By Simon Ng’ona
In the early 90s most of the countries underwent liberalisation, with Zambia being no exception. The underlying rationale for liberalisation is that free flows of trade, finance and information boost growth and human welfare. However, some adverse factors have ensured that this promise has not been realized.
As liberalisation takes place with countries relying more on market forces, the question of ensuring fair competition and keeping markets functioning efficiently assumes increasing importance. Dealing with unfair competition/anti-competitive trade practices in a liberalised economy is critical to safeguarding the interest of consumers.
Competition in any business is healthy and necessary because it ensures that the pursuit of profits by private enterprises is compatible with consumer interest. It also provides a well functioning market for existing companies and removes market barriers to prospective entrants in the market.
In Zambia, like in many other countries, trade practices are governed by a legislation called Competition and Fair Trading Act (CFTA which was enacted in 1994 by the Government and is being implemented by Zambia Competition Commission (ZCC)). This Act tries to prevent anti-competitive practices, ensure the efficient operation of markets and protect the welfare and interests of consumers.
One of the industries which has been fully liberalised in Zambia and exposed to competition is the transport sector. The liberalisation of this sector away from the monopoly of United Buses of Zambia (UBZ) has seen a hive of activities with an increase in the number of people/firms owning commercial buses and taxis. Before this development, mobility was a problem because of the small number of vehicles – the outcomes were long queues, consequent delays in reporting for work, high transportation charges because of monopolistic elements in the transportation sector and so on.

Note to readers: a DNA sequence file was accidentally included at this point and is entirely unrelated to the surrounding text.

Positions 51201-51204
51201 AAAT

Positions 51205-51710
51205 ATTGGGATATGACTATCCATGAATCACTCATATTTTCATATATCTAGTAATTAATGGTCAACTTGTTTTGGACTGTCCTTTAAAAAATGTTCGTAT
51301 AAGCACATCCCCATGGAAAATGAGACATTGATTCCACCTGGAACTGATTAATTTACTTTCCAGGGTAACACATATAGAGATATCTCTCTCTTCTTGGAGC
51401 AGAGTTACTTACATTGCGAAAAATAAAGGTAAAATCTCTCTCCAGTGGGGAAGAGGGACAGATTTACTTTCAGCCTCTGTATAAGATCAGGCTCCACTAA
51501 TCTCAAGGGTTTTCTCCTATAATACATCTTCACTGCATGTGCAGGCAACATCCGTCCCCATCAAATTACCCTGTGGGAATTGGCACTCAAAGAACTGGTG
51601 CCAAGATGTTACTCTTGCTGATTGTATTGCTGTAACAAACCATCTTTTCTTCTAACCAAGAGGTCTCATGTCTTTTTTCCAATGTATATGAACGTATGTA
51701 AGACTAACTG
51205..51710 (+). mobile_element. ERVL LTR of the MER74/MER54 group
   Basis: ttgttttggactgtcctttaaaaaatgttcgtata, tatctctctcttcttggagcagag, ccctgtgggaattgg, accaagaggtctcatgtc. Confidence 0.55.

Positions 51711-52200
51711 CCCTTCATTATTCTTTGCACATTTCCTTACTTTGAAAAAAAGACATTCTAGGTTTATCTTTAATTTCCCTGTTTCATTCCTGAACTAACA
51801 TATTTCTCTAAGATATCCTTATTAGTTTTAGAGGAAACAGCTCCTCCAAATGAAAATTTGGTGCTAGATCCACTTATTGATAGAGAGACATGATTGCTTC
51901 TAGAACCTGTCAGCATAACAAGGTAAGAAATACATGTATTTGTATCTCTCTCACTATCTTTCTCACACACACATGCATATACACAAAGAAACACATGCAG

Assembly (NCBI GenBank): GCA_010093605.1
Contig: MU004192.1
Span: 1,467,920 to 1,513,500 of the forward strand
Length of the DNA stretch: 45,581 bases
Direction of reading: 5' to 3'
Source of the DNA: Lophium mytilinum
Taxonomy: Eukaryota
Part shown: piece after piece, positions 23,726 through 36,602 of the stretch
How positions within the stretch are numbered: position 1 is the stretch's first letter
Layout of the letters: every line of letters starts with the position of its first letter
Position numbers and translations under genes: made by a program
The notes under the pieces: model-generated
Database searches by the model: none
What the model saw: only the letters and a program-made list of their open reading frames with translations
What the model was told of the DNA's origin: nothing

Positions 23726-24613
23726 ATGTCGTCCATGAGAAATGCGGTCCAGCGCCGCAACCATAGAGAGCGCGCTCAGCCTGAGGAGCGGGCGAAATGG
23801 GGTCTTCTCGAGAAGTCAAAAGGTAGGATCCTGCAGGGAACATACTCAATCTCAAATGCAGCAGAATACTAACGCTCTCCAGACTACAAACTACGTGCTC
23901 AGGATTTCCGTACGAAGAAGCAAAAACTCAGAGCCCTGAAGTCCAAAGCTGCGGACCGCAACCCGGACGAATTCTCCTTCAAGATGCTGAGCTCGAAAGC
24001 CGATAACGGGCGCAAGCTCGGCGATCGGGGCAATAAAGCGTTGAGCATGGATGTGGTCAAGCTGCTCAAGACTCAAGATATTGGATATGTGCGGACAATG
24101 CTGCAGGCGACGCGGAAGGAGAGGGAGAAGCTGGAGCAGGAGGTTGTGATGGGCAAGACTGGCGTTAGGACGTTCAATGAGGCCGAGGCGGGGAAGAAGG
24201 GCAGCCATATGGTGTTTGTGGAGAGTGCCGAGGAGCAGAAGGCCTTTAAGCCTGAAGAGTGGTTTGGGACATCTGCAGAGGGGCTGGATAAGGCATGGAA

However, though the mentioned recent developments have affected the transport sector positively, passengers have not fully realised the potential benefits as consumer welfare continues to be greatly compromised in terms of price, service and quality. Anti-competitive practices resulting in consumer exploitation are still in vogue and have compelled advocates for commuter welfare to raise their voices.
Commuters Right Association of Zambia (CRAZ), an organisation advocating the strengthening of commuter rights in all modes of public transport has observed with dismay the happenings in this sector.
CRAZ national Secretary Pascal Chikumbi said that it a very saddening development in that commuters are being exploited by transport officers.
“As an organisation involved in advocating for the rights of commuters we will not relent in voicing out the injustices which has befallen this sector. What people must know is that commuters have the right to safety, choice and right to be heard but the situation is different,” he said.
“Minibus operators have compromised on quality, choice and safety in a number of ways. For example, lining up on first-come-first-pack basis implies that passengers have to board the bus that is packing at that time compromising on choice. This has resulted in sitting on damaged seats or getting on a bus that has inadequate ventilation,” he said.
“Even the materials they use to make seats impose great danger to human nature. Look, some one uses aluminum or steel bars with little comfort to make a seat. How comfortable are you going to be if you are traveling a long distance because some of these buses commute to areas outside Lusaka? Even during accident times, you will find that there are more chances on one getting injured because of the same materials. There is 90% possibility that one might hit himself to these materials,” he said.